The image forming apparatus 200 also includes an image scanning unit 11 for scanning an image. The image scanning unit 11 is disposed above the paper catch tray 7 of the body 1 and is used to input image data (print data) to be formed by the image forming unit 2. The image scanning unit 11 includes a scanning optical system 15 including a light source 13 and a mirror 14; a scanning optical system 18 including mirrors 16 and 17; a contact glass 12; a lens 19; and an imaging element 20 behind the lens 19. The scanning optical system 15 and the scanning optical system 18 move and scan a document on the contact glass 12, and the imaging element 20 converts the optical image of the scanned document into an image signal. The image signal is digitized and processed, and an image is printed according to the processed image signal. The image scanning unit 11 also includes a pressing plate 10 above the contact glass 12 to hold down a document.

As shown in FIG. 2, the image forming unit 2 includes a carriage guide rod 21 used as a primary guide part and disposed between a front board 101F and a rear board 101R, a guide stay 22 (see FIG. 3) used as a secondary guide part and disposed near a rear stay 101B, a carriage 23 supported by the carriage guide rode 21 and the guide stay 22 so as to be movable in the main-scanning direction (carriage-scanning direction), and a main-scanning motor 27. The main-scanning motor 27 moves the carriage 23 in the main-scanning direction via a timing belt 29 stretched between a drive pulley 28A and a driven pulley 28B.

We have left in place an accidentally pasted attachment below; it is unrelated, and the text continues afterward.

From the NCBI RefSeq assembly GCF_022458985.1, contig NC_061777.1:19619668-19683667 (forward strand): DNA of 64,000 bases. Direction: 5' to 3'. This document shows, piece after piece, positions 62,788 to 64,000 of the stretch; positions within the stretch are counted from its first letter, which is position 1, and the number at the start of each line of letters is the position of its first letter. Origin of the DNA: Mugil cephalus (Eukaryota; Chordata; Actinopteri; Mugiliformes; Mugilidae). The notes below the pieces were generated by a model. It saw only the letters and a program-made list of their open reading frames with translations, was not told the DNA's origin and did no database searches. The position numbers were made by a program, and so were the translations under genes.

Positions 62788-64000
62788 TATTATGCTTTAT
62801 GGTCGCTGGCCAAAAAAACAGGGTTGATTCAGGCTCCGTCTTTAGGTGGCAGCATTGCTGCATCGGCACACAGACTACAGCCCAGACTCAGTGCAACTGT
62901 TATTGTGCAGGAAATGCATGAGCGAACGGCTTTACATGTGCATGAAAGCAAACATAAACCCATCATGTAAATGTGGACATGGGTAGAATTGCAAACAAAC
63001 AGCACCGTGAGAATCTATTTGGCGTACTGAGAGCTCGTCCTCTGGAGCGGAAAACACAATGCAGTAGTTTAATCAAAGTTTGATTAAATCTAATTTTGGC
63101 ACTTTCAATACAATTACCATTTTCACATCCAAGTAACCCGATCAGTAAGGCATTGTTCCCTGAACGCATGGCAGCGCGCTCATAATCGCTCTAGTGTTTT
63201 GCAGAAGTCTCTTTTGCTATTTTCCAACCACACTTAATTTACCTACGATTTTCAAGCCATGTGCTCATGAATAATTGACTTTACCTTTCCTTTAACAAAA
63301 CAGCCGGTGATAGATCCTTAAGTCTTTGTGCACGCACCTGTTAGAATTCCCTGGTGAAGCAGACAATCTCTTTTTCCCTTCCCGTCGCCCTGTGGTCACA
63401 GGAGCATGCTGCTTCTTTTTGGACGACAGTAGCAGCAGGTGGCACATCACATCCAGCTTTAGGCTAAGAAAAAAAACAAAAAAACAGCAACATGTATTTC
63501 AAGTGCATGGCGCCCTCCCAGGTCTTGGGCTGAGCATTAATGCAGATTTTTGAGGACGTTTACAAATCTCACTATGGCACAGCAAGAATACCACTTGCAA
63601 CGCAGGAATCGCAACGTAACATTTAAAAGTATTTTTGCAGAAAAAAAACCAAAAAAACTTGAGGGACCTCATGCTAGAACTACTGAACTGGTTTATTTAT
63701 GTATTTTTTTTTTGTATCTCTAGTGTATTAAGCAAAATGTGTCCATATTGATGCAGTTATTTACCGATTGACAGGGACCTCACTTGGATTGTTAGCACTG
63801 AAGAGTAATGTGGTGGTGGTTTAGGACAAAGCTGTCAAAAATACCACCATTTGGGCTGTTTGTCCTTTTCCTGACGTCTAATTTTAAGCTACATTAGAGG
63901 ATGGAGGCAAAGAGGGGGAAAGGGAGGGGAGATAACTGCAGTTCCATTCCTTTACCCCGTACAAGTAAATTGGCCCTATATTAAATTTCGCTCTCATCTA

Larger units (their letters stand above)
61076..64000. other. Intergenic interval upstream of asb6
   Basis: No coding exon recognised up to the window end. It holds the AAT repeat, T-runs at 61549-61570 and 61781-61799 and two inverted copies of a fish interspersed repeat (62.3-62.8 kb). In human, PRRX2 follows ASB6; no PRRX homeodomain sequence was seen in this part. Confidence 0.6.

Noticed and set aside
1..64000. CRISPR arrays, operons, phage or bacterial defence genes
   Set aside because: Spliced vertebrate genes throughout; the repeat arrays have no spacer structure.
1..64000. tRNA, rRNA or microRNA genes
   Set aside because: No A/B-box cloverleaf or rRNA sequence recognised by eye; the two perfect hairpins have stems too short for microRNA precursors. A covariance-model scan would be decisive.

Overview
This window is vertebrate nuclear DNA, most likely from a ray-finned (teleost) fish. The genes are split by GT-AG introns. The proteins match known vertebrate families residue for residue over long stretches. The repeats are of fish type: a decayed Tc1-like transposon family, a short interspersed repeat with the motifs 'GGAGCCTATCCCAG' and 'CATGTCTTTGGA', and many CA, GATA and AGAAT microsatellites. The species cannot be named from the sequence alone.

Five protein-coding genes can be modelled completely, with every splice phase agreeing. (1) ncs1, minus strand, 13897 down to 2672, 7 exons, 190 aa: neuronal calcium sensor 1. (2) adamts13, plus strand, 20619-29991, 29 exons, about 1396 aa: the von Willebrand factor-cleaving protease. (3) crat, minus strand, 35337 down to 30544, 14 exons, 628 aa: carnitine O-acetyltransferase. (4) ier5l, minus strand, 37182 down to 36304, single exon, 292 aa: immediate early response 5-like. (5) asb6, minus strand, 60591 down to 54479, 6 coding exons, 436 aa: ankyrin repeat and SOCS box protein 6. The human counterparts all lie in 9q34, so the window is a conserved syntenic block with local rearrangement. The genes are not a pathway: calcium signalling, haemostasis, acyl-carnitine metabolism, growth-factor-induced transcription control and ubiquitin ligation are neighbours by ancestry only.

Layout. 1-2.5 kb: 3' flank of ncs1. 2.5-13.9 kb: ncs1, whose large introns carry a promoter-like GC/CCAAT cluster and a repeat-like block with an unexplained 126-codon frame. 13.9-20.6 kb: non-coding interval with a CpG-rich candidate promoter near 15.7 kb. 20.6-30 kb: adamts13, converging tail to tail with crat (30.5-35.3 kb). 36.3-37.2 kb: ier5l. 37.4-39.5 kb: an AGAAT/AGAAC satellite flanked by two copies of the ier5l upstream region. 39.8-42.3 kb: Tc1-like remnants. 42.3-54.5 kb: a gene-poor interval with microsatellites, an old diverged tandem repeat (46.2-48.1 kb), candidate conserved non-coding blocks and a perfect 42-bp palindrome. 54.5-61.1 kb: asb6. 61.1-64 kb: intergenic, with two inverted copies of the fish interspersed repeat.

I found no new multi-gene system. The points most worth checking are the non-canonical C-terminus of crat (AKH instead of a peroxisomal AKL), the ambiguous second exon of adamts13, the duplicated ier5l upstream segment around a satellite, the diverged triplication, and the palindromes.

The carriage 23 comprises recording heads 24 k 1 and 24 k 2 each implemented by a liquid-jet head for jetting a black (K) ink, and recording heads 24 c, 24 m, and 24 y implemented, respectively, by liquid-jet heads for jetting cyan (C), magenta (M), and yellow (Y) inks (the recording heads may be collectively called recording head(s) 24 for brevity when color distinction is not important). The image forming unit 2 is a shuttle type where an image is formed by moving the carriage 23 in the main-scanning direction and jetting ink droplets from the recording heads (liquid-jetting units) 24 while the paper sheet 5 is carried in the sub-scanning direction by the paper conveying unit 3.

The carriage 23 also includes sub-tanks 25 for supplying corresponding color inks to the recording heads 24. Referring back to FIG. 1, the body 1 includes a cartridge holder 26A for detachably holding ink cartridges (recording liquid cartridges) 26 containing, respectively, a black (K) ink, a cyan (C) ink, a magenta (M) ink, and a yellow (Y) ink. The inks (recording liquids) are supplied from the ink cartridges 26 to the corresponding sub-tanks 25 via tubes (not shown). The ink cartridges 26 can be inserted into the cartridge holder 26A from the front side of the body 1. The black ink is supplied from one of the ink cartridges 26 to two sub-tanks 25 corresponding to the recording heads 24 k 1 and 24 k 2.

As the recording head 24, one of the following three types, which employ different types of pressure-generating units (actuator units) for pressurizing ink in an ink channel (pressure generating chamber), may be used: a piezoelectric type employing a piezoelectric element that causes ink droplets to be discharged by deforming a vibrating plate forming a wall of the ink channel and thereby changing the volume of the ink channel; a thermal type employing a heat element that heats ink in the ink channel to generate air bubbles and causes ink droplets to be discharged by the pressure of the air bubbles; and an electrostatic type that includes an electrode facing a vibrating plate forming a wall of the ink channel and causes ink droplets to be discharged by deforming the vibrating plate with an electrostatic force generated between the vibrating plate and the electrode and thereby changing the volume of the ink channel.

Referring to FIGS. 2 and 3, a linear scale 128 having slits is provided along the main-scanning direction between the front board 101F and the rear board 101R. An encoder sensor 129 implemented by a transmissive photosensor for detecting slits of the linear scale 128 is attached to the carriage 23. The linear scale 128 and the encoder sensor 129 constitute a linear encoder for detecting the position of the carriage 23.